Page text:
"SHiNMu" invites the audience to float in an unreal, poetic, and sometimes brutal universe, seated in a boat drifting down the stream of their own unconsciousness.
SHiNMu presents an imaginary, even insane, world that audience members will travel across while liberating themselves from all links to the real world as performance progresses. All this in order to let themselves be overcome by the sails of their own imaginations.
Every page of this narrative possesses multiple meanings, and it is the unconscious of each individual that decides upon the order in which to interpret them. There are as many SHiNMu as there are imaginations.
Dreaming is a very personal experience but also universal, because we all dream despite the fact that our consciousness doesn't always remember each dream.
Through exploring the movement of bodies, Anan Atoyama seeks out a speech free from the societal and cultural contexts in which they have been shaped. The movements prove to be illogical and outside of the norm, bursting the surfaces of the unconsciousness’ bubbles.
The stage is outfitted with eight long tulles. Installed on halyards, they move independently in order to offer numerous combinations, and providing an intimate space viewable by all. These tulles, as well as the white floor, are covered with digital projections that accentuate the imagination and fantastic quality of the two dancers’ bodies in full movement.
Two 3D cameras are also placed high up in order to interact directly with these projections, modifying them according to the movements of the dancers on stage.
"When I seek the dreams of my body, I’m both lost and troubled by these new connections. It is as if, at night, I plunged into the ocean and waited for the rising of the sun to illuminate a new world with whom a new relationship would be established "
SHiNMu sails on the unconscious body of each of us
INTERVIEW Anan Atoyama
Marc Ribault: Anan, what is the meaning of "SHiNMu?"
Anan Atoyama: It is a combination of two Japanese words. "Shin" is a homonym that can mean, “body, deep, true, new” and “Mu” means “dream. » I wanted to evoke the central theme that drives this new production: “dreams and the unconscious.” Dreaming is both an individual experience but also universal because everybody dreams. To approach the topic of the unconscious using the language of the body, through a collective creative process, that is SHiNMu’s ambition.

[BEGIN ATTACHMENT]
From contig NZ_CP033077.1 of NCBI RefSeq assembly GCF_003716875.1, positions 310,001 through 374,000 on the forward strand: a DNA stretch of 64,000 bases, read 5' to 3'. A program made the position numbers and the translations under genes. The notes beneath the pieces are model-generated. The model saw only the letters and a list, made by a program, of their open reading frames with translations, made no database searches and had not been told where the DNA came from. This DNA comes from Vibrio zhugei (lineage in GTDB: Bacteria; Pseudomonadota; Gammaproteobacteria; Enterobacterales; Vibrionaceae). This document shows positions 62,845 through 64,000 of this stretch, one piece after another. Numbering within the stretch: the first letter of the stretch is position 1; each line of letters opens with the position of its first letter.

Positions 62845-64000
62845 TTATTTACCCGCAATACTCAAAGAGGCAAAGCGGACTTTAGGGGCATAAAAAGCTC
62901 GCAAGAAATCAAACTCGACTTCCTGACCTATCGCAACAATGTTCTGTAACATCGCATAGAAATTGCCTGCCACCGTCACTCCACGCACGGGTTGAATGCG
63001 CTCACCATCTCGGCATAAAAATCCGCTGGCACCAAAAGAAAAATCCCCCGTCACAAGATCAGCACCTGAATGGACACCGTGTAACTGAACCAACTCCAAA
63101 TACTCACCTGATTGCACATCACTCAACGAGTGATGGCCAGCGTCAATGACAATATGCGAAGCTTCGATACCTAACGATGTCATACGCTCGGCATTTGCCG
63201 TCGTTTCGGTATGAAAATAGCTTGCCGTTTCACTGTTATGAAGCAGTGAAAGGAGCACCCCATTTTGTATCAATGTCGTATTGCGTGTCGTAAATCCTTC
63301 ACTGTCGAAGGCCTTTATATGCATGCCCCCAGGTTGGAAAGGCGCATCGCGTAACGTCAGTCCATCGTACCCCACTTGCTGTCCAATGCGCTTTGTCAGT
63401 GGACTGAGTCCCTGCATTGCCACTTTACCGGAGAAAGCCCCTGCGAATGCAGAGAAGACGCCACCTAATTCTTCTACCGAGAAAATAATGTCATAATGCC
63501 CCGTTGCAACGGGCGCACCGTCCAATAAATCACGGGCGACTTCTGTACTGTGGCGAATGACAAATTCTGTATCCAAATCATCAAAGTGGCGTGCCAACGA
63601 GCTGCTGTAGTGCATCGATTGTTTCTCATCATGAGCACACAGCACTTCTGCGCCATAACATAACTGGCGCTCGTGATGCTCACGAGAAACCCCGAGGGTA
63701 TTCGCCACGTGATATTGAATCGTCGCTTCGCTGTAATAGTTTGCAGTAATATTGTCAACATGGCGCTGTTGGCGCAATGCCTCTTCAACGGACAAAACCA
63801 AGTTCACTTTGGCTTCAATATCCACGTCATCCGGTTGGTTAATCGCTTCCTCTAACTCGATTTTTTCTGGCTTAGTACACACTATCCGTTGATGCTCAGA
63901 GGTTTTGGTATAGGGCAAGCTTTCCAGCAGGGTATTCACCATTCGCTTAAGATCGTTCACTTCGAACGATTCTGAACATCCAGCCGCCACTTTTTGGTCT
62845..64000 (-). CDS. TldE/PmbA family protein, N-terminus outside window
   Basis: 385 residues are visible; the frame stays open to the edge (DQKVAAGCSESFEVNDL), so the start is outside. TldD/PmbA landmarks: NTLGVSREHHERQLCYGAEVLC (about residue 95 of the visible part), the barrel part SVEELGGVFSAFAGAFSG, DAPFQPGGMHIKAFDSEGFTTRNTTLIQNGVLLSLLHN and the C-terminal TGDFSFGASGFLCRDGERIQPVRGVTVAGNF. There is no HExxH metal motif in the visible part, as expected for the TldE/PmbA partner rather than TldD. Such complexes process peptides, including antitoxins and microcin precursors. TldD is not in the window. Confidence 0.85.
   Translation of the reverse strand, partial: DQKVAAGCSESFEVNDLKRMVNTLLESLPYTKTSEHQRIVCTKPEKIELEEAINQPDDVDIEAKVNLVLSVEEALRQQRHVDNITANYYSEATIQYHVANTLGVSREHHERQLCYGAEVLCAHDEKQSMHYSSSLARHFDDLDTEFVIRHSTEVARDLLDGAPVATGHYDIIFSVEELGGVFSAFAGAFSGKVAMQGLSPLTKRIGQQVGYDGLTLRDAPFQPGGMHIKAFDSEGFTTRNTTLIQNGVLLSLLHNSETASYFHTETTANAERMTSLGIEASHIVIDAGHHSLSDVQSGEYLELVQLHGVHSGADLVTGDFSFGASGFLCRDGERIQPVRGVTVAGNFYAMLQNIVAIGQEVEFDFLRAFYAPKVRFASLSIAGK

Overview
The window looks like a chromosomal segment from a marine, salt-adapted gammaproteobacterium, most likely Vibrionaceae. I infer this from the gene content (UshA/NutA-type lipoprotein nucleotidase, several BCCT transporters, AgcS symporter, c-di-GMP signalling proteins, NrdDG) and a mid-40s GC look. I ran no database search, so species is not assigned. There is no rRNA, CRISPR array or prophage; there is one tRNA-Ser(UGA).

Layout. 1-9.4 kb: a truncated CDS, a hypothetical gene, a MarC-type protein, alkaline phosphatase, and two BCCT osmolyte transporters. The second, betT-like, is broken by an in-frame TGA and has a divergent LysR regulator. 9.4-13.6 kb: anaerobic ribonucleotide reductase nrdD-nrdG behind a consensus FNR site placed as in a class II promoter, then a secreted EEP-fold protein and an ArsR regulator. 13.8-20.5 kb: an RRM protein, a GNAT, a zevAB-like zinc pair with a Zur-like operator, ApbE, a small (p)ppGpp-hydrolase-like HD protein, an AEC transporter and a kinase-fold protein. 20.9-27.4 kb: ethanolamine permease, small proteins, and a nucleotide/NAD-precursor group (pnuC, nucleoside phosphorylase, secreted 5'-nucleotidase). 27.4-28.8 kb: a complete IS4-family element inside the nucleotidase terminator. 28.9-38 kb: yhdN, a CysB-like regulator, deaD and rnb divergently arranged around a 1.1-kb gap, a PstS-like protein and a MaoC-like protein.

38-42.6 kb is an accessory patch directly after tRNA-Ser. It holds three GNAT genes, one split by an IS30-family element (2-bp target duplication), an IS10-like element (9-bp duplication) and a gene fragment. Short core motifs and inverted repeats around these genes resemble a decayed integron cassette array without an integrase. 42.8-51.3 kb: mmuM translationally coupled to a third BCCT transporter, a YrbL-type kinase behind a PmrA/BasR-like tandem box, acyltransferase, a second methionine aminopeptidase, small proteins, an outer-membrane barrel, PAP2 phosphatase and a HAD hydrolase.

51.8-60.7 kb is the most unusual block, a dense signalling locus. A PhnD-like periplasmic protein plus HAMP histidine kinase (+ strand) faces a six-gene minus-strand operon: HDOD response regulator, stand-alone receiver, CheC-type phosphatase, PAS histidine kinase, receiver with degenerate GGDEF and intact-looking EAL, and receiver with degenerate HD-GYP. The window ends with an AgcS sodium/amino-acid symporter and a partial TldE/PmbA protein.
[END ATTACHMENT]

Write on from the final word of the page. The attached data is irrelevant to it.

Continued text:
M.R: What is your intention through this work?
A.A: I want to push experimentation and the act of bypassing the intellect a bit further through proving the individual and collective unconsciousness. These states are not easily approachable, but they come out into the open nonetheless, through looking into the dreams we remember when we wake. “SHiNMu” is a performance that does not directly convey any emotion or feeling: Each act is voluntarily complex and possesses several layers so that each audience member creates their own dreamlike voyage in accordance with their physical or psychological state at the time. Nevertheless, upon leaving this experience, I want to create a feeling of internal fulfillment that is powerful and inexhaustible – from a world of possibilities and a sense of communion with the other through primal energy.
What was your creative process on this piece?
Since 2008, I have been devoted to working at the edges of unconsciousness and to finding entry points to free bodies from social and cultural influence. I am committed to not approaching topics in an intellectual manner with dancers. Instead, I try to decipher what their bodies have lived and stored regarding the topic, emotionally and sentimentally, and to bring it out. The dancers dive into themselves in order to reach the things that have not yet surfaced, that are there in deep waters unbeknownst to them.
The body holds our dreams back, because it also adapts itself to the customs and cultures of the society we live in. During the creative process, the body takes the lead, outside of social context and our habits. My work is above all to give dancers the tools to free themselves from these contexts.
Before working with dancers in the studio, I surrounded myself with other sources of reflection and inspiration. For example, thanks to a questionnaire give to about fifty people, I gathered their most prominent dreams as well as the experiences of their unconscious. In the same vein, I met a psychoanalyst in order to draw from his experience and advice. The" Red Book" of CG Jung was also a source of inspiration.
Finally, once work on the body had progressed well, I collaborated with two artists involved in digital art, who were specialists in 3D effects and projection mapping, as well as a composer and a sound technician who put a whole specific soundscape in place. The common desire was to immerse the audience completely in a dreamlike time and place.
Anan Atoyama plonge dans la conception des êtres vivants
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